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There are just more than enough accounting and business reasons to get into a joint venture. Your company could truly benefit from partnering with other firms with complementary resources and abilities like distribution channels, technology, and finance, among others. It is not surprising that these days, almost all companies are getting into or at least considering participating into joint ventures. Take note that not all joint ventures succeed. Experts assert that only about 40% of such business endeavors last and achieve goals.

Getting into a joint venture is like getting into a give and take relationship. In such a business effort, you should also contribute to the alliance instead of just reaping benefits from it. Your contribution could also be in the form of capital or expertise/technical share. Just like any other business strategies and measures, joint ventures have their own sets of general advantages and disadvantages.

First on the list of pros, a joint venture could bring about opportunities to gain or learn new expertise or capacity. Even major or huge companies decide to get into such initiatives especially when they lack specific technical capability or expertise. Through a joint venture, they could learn the skills and technical capacity they need by the end of the partnership.

Second, a joint venture could enable companies to enter into related business activities, reach new geographic markets, or attain new technological skills or knowledge. The businesses could access greater resources, including new technology and specialized staff.

Of course, a joint venture would force companies to share risks. If your business could not gather the guts to try out a new initiative or project because of the risks involved, you could still pursue the endeavor by making it a joint venture with other firms. This way, the chances of success are made bigger and more achievable. Joint ventures are naturally flexible. It could exist in a limited, specified period or just cease to operate once common objectives and business goals are met.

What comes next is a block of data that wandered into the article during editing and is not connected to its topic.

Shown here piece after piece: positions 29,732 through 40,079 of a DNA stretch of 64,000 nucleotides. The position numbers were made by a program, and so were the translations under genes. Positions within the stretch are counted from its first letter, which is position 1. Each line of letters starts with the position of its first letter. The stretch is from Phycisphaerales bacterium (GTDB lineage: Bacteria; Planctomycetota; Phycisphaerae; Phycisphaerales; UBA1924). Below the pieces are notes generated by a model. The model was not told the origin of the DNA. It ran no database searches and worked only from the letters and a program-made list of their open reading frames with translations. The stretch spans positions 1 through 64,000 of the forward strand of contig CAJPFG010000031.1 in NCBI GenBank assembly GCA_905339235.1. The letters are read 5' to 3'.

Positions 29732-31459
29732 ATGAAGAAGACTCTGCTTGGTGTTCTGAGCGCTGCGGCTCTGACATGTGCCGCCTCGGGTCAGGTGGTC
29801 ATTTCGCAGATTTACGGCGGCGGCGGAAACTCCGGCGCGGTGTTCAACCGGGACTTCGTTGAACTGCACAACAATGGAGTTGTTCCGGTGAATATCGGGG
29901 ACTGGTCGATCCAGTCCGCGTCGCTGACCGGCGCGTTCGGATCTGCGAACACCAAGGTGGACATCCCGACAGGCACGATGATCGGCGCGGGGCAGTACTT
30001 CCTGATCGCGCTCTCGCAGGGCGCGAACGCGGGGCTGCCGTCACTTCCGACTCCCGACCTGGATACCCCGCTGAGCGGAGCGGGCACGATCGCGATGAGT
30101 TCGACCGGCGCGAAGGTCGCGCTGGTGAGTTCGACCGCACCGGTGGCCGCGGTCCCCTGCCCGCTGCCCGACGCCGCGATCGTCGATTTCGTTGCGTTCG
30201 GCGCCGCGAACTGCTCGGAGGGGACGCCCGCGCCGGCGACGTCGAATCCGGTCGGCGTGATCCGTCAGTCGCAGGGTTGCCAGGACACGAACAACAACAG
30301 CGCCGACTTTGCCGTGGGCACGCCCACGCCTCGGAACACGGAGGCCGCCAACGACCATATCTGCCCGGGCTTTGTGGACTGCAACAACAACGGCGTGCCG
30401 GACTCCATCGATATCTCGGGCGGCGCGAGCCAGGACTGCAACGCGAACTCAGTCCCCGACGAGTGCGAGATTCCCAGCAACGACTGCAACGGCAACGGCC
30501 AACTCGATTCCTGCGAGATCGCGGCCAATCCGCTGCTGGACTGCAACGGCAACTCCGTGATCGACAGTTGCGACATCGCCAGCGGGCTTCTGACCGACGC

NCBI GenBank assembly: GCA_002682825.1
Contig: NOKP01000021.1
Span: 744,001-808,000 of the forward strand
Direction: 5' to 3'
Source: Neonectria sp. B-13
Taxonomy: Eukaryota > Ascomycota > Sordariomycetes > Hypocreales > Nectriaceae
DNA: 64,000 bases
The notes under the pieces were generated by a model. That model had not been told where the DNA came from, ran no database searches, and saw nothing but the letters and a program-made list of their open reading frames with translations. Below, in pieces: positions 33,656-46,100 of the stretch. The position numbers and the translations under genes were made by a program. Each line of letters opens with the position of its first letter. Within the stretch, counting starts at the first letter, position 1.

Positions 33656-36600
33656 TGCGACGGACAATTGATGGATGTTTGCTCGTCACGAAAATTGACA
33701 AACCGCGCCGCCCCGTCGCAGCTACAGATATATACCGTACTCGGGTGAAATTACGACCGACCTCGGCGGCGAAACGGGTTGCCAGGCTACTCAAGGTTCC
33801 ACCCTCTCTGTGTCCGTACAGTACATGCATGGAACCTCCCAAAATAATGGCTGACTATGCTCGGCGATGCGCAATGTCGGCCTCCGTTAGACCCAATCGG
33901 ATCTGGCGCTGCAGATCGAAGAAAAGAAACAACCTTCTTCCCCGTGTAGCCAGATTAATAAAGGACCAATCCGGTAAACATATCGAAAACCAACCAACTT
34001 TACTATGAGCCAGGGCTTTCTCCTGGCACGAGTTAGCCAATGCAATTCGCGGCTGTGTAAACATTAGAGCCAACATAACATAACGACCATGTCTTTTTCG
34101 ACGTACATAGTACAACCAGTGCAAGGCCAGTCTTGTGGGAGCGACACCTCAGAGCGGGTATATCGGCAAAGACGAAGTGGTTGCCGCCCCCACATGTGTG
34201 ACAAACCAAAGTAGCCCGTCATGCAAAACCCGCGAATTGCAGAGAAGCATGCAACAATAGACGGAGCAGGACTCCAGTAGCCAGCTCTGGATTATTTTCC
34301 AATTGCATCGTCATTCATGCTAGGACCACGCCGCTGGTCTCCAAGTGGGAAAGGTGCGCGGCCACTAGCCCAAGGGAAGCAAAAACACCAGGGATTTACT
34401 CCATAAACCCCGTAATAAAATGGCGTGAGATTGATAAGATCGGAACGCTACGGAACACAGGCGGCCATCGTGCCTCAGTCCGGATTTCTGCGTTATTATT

For the list of cons, joint ventures could be taken as mere strategies of opportunistic partners to gain exposure to a new business segment. In many cases, some companies also use the effort just to poach technical experts and professionals from other companies. Joint ventures could also end up in disaster. According to market analyses, up to 60% of all joint businesses worldwide end up in failure.

It could take too much effort and time to establish the right and healthy relationship between joint venture partners. There could be inevitable problems. The joint venture objectives and goals may not be fully clear and well communicated to all participants. There could be imbalance in the level of investments, expertise, and assets infused into the project by the partners. Then, there could be less cooperation and poor integration because of varying management styles and cultures of joint venture partners.

Remember that is always imperative to review your current business strategies and objectives prior to committing into any joint venture. It is important that you first choose the right partners and re-assess your need to actually partner with anyone or any other business for a project of endeavor.

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